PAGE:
"Those units that are the most aggressive in implementing our sustainability goals will reap the rewards of improved bottom-line performance that comes from attention to sustainability--and that performance we reward," Laudicina said.
Slicing And Dicing
Once the dedicated data warehouse was built, A.T. Kearney began analyzing its travel-related carbon output to uncover methods for making reductions. Because premium-class seats account for higher CO2 emissions per mile than economy seats, "one of the first areas we looked at was class of service," said EMEA travel manager Lisa Mosters from the firm's global procurement. "We looked at different routes where we still had business class usage and to see if we decrease business class by 5, 10 or 15 percent, what the impact on our CO2 emissions would be."
The company then examined its international travel patterns, where longer journeys obviously produce greater amounts of carbon emissions and are more likely to produce business-class bookings. "What if we could decrease long-haul journeys by 10 to 40 percent--maybe fly one time and the other time do a WebEx or phone meeting?" Mosters said. "By decreasing 40 percent just on the top five international [city pairs], we could save 2.7 percent of all our air emissions. That's making a significant difference."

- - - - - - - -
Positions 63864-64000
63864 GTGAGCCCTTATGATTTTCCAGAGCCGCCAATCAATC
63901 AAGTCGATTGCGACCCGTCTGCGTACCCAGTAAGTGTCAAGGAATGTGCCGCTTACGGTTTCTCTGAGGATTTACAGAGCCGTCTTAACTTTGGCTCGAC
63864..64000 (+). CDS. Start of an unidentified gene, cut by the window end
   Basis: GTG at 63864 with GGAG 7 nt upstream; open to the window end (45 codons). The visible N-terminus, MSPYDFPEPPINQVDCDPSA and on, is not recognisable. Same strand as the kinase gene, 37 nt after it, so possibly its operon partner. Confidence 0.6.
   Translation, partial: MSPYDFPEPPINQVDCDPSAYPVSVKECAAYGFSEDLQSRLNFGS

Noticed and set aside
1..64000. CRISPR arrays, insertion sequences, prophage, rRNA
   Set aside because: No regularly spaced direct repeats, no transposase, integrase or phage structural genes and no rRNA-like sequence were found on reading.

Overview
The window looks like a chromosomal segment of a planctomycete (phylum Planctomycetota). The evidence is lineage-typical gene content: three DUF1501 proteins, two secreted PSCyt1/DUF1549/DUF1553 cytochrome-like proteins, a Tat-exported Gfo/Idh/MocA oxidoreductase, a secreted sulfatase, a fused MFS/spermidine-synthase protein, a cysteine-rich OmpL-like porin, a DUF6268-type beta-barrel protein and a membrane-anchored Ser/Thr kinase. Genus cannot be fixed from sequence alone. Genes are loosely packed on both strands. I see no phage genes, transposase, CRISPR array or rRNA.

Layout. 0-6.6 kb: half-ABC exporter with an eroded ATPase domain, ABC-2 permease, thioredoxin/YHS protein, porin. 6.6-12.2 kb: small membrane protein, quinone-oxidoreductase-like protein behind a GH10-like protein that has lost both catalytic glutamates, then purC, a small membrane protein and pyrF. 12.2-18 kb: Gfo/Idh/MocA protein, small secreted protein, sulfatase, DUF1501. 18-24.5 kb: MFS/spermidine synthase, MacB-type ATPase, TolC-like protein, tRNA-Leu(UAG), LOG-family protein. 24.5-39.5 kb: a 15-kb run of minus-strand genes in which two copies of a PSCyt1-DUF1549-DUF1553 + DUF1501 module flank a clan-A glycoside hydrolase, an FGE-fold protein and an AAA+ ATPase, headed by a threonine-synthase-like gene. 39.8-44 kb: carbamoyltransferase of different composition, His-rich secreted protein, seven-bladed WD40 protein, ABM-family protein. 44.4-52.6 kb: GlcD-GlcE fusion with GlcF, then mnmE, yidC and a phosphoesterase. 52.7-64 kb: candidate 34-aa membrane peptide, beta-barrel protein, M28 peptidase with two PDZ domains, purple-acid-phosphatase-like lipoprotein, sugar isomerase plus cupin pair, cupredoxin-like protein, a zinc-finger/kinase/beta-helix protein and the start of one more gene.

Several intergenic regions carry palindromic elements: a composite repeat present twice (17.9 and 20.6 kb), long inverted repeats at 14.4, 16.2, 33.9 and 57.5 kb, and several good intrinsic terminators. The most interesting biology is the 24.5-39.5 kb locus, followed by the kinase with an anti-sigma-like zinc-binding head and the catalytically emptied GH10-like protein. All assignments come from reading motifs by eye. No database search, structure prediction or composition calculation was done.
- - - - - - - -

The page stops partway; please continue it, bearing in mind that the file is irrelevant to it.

By switching to rail from air on 40 percent of its 10 largest routes within Germany, Austria and Switzerland, A.T. Kearney "can reduce CO2 by 17 percent and costs by 13 percent," Mosters added.
Project leaders track carbon emissions with a set of worksheets from the firm's sustainable travel toolkit. Mosters explained that worksheets include both prepopulated travel data and information input by users, and can be used to compare project data to overall unit data and to determine the impact of travel cuts or changed traveler behavior. "It's Excel based," she said, "not rocket science."
A.T. Kearney's green travel efforts touch on "travel policy compliance, demand management, alternatives to travel, sourcing and negotiations, and advances in collaboration technologies," Hansen said. She acknowledged that such initiatives have been aided by the firm's single global travel policy and by "having one general ledger, corporate credit card, travel agency and some feeder reports from our suppliers."
A.T. Kearney now is "starting to profile our suppliers," Hansen said, for example, "giving credit for hotels that we flag as green hotels. We have to get into water consumption and energy, and almost do the calculation for them to determine if that hotel is eco-friendly and then promote that to our travelers." The firm's "next-generation" travelers, she added, "really care about this. They want to make a difference."
Laudicina said that after hearing laughter early on, "more people became engaged and patently support our sustainability pledge. This has been one of the real byproducts of becoming sustainable. Not only do we reduce our costs and enhance our value to the community, but we also engage our employees more effectively."